Powered by a near-doubling in Apple Inc. and gains exceeding 50% in Microsoft Corp. and Facebook Inc., the tech-heavy gauge surged 38% over the past 12 months, the biggest increase since 2009.
Technology companies needed 15 years to recover from the dot-com crash, coming full circle in 2015. Since then, they’ve doubled again. But for all the rampant appreciation, the stocks still trade below their bubble-era highs relative to earnings. While today’s valuation of 27 times annual profits isn’t cheap, it’s a long way from the triple-digit ratios in place when the dot-com rally crumbled.
“I told myself we’ll never see those valuations again in my lifetime and I still think that’s true," said Doug Ramsey, Leuthold Group’s chief investment officer. “We’ve gotten closer than I would have expected, which I think is pretty remarkable only 20 years later."
Leuthold keeps a study plotting earnings, dividends, cash flow and other measures to compare then and now, a kind of Internet-bubble calendar that shows where the market is today relative to the 1990s. (It uses the S&P 500 as its benchmark, not the Nasdaq 100.) Going by that, it’s still only January 1998 -- two years before the bubble burst.
Not that any two eras are likely to follow identical routes. Leuthold keeps the calendar mainly to show how crazy things got 20 years ago. But even if a crash isn’t imminent, the data isn’t an all-clear signal to keep buying, said Ramsey.
“If we’re going to match the greatest valuation extremes ever seen on large cap in history, there’s probably another 30% upside," he said. “It’s certainly not my expectation."
Tech stocks have been able to rally to records even as they were beset by bad news. Regulatory scrutiny is bearing down on the sector, with Democratic presidential candidates and President Donald Trump himself stepping up criticisms of technology firms.
Plagued by scandals, tech firms saw sentiment turn against them in the late 2010s -- though not in the stock market. Users became more leery of their smart-phone providers and social media mainstays. Today, consumer advocates and some antitrust enforcers are calling for the breakup of Amazon, Apple, Facebook and Alphabet Inc’s Google, among others.
But compared with the dot-com run-up, the fundamentals of today’s tech giants are much sturdier than they were back then, said Bokeh Capital’s Kim Forrest.
“In 1999, there was a lot of hope in the product because there was no revenue in a lot of those companies, or very little," said the Pittsburgh firm’s chief investment officer. “A lot of the high-fliers like Uber and these consumer-orientated tech stocks, they still are unprofitable, but the difference is they have some revenue."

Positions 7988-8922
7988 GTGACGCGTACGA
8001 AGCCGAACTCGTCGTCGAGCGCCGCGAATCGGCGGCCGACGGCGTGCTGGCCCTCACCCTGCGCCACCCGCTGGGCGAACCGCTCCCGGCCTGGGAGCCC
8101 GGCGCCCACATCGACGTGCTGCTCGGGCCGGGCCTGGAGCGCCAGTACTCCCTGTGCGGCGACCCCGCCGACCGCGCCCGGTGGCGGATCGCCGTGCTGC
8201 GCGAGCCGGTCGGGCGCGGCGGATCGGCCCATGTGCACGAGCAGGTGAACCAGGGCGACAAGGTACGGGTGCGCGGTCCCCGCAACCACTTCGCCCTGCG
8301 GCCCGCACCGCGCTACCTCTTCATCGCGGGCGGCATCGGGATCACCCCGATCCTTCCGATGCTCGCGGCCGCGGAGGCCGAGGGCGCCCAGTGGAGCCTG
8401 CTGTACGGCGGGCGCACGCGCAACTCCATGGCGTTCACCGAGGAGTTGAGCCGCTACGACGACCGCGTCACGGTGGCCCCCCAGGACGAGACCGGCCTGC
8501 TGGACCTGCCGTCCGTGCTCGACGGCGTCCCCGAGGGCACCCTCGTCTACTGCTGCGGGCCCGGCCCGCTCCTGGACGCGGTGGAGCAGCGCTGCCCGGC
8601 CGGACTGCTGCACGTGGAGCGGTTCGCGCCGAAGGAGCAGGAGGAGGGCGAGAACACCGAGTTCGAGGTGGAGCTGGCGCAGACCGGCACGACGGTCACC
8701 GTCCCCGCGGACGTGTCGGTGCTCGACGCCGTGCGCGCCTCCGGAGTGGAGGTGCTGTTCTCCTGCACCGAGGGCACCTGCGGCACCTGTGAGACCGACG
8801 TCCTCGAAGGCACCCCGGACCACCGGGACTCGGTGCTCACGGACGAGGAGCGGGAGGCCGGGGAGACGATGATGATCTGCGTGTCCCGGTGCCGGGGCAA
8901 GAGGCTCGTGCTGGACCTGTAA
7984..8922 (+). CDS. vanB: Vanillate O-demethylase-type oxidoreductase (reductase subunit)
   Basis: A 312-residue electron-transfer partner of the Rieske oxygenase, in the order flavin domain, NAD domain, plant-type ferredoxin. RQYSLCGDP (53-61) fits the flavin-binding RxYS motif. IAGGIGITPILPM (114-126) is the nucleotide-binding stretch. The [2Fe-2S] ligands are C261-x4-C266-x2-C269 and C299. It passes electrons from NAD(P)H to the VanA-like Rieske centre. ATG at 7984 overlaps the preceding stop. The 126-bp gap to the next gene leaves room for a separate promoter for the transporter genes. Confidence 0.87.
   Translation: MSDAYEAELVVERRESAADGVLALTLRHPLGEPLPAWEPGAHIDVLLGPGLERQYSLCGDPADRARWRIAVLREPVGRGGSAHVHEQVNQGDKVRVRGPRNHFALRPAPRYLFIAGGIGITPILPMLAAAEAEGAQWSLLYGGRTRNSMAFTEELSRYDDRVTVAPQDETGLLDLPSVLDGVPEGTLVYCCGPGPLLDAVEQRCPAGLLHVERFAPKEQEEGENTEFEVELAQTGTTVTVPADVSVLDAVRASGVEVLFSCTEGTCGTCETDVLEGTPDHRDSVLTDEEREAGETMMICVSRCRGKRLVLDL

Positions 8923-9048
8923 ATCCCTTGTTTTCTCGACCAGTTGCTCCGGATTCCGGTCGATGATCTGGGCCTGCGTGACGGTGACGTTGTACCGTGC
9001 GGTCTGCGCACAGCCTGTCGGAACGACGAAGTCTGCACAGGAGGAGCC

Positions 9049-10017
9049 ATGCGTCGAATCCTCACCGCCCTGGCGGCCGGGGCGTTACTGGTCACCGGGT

In public markets, while earnings are better established, growth is getting harder to come by. Profits are likely to fall for many tech companies in 2019. Semiconductor stocks, for instance, are forecast to see a 15.4% drop, and hardware and equipment firms are projected for a 6.8% retreat. In 2020, the sector is set for a rebound, with earnings growth predicted to come in above 10%, according to Bloomberg data.
“Tech stocks have more wiggle room from a balance sheet perspective to plug issues whether it be too much debt or if they have a shortcoming in earnings," said Matt Miskin, a market strategist at John Hancock Investments. “But at the end of the day they are growth stocks, and growth stocks typically trade on earnings and investors want growth."
The Nasdaq 100’s red-hot run has been the triumph of a few stocks over many, a state of affairs that also sows concern. Megacaps Apple, Microsoft, Amazon.com and Facebook collectively contributed almost half the Nasdaq 100’s gains over the past decade, according to data compiled by Bloomberg. Add Google’s parent and Intel Corp., and the cohort accounts for almost 60%.
But the giants of today are cheaper than the dot-com leaders. Amazon trades at 82 times earnings now, down from north of 300 in 2001. Cisco’s multiple also topped 300 back then. It’s now at 17.
Cheap or not, they will be hard to dislodge, given their technological advancements and widespread consumer usage, according to John Hancock’s Miskin. “It’s not just for investors," he said. “It’s a global phenomenon and it doesn’t look to be stopping just as the decade comes to a close."
This story has been published from a wire agency feed without modifications to the text. Only the headline has been changed.